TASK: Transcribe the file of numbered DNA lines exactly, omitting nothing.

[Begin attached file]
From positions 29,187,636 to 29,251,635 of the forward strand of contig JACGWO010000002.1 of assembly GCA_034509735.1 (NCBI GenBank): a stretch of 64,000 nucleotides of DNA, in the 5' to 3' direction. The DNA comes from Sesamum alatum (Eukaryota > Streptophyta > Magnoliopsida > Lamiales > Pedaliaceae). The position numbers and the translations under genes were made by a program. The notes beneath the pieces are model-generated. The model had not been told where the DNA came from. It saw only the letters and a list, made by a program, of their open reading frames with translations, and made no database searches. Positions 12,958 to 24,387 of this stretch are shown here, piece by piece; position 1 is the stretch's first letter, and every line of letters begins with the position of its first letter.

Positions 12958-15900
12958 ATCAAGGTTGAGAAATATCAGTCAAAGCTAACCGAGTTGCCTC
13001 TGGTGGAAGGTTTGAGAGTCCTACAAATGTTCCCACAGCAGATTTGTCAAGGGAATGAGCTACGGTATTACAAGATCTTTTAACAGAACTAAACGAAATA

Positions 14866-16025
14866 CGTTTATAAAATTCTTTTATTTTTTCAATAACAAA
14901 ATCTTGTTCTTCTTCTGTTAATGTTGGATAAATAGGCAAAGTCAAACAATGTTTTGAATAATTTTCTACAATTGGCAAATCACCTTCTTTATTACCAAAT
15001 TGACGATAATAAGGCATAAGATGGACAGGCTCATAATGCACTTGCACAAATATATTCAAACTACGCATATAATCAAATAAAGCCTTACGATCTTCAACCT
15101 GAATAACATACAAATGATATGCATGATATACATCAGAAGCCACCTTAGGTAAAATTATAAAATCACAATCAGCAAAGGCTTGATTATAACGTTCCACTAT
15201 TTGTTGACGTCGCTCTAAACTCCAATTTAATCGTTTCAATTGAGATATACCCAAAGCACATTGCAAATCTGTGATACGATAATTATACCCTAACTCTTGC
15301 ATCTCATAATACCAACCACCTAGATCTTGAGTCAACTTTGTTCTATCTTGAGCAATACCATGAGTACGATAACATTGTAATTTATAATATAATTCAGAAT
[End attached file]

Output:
From positions 29,187,636 to 29,251,635 of the forward strand of contig JACGWO010000002.1 of assembly GCA_034509735.1 (NCBI GenBank): a stretch of 64,000 nucleotides of DNA, in the 5' to 3' direction. The DNA comes from Sesamum alatum (Eukaryota > Streptophyta > Magnoliopsida > Lamiales > Pedaliaceae). The position numbers and the translations under genes were made by a program. The notes beneath the pieces are model-generated. The model had not been told where the DNA came from. It saw only the letters and a list, made by a program, of their open reading frames with translations, and made no database searches. Positions 12,958 to 24,387 of this stretch are shown here, piece by piece; position 1 is the stretch's first letter, and every line of letters begins with the position of its first letter.

Positions 12958-15900
12958 ATCAAGGTTGAGAAATATCAGTCAAAGCTAACCGAGTTGCCTC
13001 TGGTGGAAGGTTTGAGAGTCCTACAAATGTTCCCACAGCAGATTTGTCAAGGGAATGAGCTACGGTATTACAAGATCTTTTAACAGAACTAAACGAAATA

Positions 14866-16025
14866 CGTTTATAAAATTCTTTTATTTTTTCAATAACAAA
14901 ATCTTGTTCTTCTTCTGTTAATGTTGGATAAATAGGCAAAGTCAAACAATGTTTTGAATAATTTTCTACAATTGGCAAATCACCTTCTTTATTACCAAAT
15001 TGACGATAATAAGGCATAAGATGGACAGGCTCATAATGCACTTGCACAAATATATTCAAACTACGCATATAATCAAATAAAGCCTTACGATCTTCAACCT
15101 GAATAACATACAAATGATATGCATGATATACATCAGAAGCCACCTTAGGTAAAATTATAAAATCACAATCAGCAAAGGCTTGATTATAACGTTCCACTAT
15201 TTGTTGACGTCGCTCTAAACTCCAATTTAATCGTTTCAATTGAGATATACCCAAAGCACATTGCAAATCTGTGATACGATAATTATACCCTAACTCTTGC
15301 ATCTCATAATACCAACCACCTAGATCTTGAGTCAACTTTGTTCTATCTTGAGCAATACCATGAGTACGATAACATTGTAATTTATAATATAATTCAGAAT